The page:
Arthur Kaufmann - Self Portrait 1931
Arthur Kaufmann - The Contemporaries 1925 Members of the artist's association "Das Junge Rheinland" (The Young Rhineland). Lower row left to right: Gert Wollheim, Johanna Ey, Karl Schwesig, Adalbert Trillhaase. Upper Row left to right: Herbert Eulenberg, Theo Champion, Jankel Adler, Hilde Schewior, Ernst te Peerdt, Arthur Kaufmann, Walter Ophey, Otto Dix, Lisbeth Kaufmann, Hans Heinrich Nicolini
Arthur Kaufmann - The Three Wise Kings
Arthur Kaufmann - The Intellectual Emigration 1938 The title The Intellectual Emigration is derived from the people that are represented. They are artists and scientists that went into exile from 1933 on, including Fred Dolbin, Albert Einstein, Otto Klemperer, Fritz Lang, Heinrich Mann, Klaus Mann, Thomas Mann, Erwin Piscator, Arnold Schönberg, Kurt Weill and Arnold Zweig. Kaufmann also immortalised himself and his wife in the painting.
He was a founding member in 1919
of Das Junge Rheinland (Young Rhineland), a stylistically diverse group co-led by Herbert Eulenberg, Gert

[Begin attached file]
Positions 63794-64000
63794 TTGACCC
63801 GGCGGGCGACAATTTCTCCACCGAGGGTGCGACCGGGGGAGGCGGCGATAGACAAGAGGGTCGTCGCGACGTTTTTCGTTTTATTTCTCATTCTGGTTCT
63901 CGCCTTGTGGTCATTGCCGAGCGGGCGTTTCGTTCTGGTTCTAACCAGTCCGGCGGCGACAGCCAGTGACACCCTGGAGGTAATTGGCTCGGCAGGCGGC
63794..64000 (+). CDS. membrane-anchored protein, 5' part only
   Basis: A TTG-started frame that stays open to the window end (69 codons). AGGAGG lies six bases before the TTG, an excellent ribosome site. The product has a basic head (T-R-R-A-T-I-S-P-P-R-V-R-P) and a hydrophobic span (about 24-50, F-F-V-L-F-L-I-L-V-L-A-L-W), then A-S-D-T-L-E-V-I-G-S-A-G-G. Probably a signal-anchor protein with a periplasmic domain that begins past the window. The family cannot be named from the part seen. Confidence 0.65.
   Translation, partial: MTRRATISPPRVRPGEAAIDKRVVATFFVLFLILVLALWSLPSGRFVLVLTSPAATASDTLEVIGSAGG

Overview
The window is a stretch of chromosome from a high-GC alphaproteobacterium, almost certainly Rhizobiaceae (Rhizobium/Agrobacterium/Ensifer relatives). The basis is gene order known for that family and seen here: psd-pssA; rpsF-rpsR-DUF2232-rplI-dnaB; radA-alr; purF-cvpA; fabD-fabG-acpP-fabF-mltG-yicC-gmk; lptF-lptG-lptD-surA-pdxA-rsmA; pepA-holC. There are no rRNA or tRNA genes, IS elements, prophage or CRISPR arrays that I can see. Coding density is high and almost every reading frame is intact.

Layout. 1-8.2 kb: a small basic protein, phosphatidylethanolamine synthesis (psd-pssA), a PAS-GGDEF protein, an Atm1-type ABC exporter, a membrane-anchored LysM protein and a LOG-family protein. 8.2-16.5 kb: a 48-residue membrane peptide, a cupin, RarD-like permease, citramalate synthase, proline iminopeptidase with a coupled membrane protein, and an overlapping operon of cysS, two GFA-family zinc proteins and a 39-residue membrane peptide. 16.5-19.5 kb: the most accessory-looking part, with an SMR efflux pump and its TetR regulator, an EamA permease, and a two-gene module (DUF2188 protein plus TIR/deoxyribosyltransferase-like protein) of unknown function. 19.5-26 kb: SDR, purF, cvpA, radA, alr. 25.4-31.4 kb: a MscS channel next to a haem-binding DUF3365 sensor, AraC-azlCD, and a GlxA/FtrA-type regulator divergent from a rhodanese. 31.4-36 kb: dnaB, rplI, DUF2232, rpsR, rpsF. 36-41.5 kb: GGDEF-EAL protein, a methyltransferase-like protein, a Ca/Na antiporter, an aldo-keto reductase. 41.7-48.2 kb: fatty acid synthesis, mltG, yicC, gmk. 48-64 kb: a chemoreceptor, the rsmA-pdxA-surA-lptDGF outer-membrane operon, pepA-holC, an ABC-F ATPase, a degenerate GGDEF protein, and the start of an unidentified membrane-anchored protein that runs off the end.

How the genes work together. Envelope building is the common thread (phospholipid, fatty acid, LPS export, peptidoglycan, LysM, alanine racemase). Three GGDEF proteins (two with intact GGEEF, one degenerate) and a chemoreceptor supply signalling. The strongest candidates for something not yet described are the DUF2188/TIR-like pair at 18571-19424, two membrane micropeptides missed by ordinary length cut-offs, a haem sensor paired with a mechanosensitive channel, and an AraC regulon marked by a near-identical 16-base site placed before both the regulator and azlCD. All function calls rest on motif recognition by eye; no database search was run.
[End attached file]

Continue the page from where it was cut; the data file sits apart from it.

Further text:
Wollheim, and Adolf Uzarski, which was united only by their rejection of academic art. Other members included Otto
Dix, Theo Champion, Karl
Schwesig, Walter Ophey, and Adalbert Trillhaase. During this era, he created such works as Contemporaries: Düsseldorf's Intellectual Scene(1925) and his Portrait
of Betty Kohlhaas and Jankel Adler (1927).
Jewish in origin, Kaufmann was labeled "non-Aryan" by the Nazis in 1933 and discharged, along with many of his colleagues, from his post at the Düsseldorf School of Applied Arts. He relocated to the United States, embarking upon a career as a celebrated portrait painter. He specialized in depictions of well-known Jewish men, including such diverse luminaries as Hollywood actor Edward G. Robinson, physicist Albert Einstein, and composer and painter George Gershwin (whose affidavit was responsible for Kaufmann's safe departure from Germany). His portrait of Gershwin is now held by the National Portrait Gallery at the Smithsonian Institution.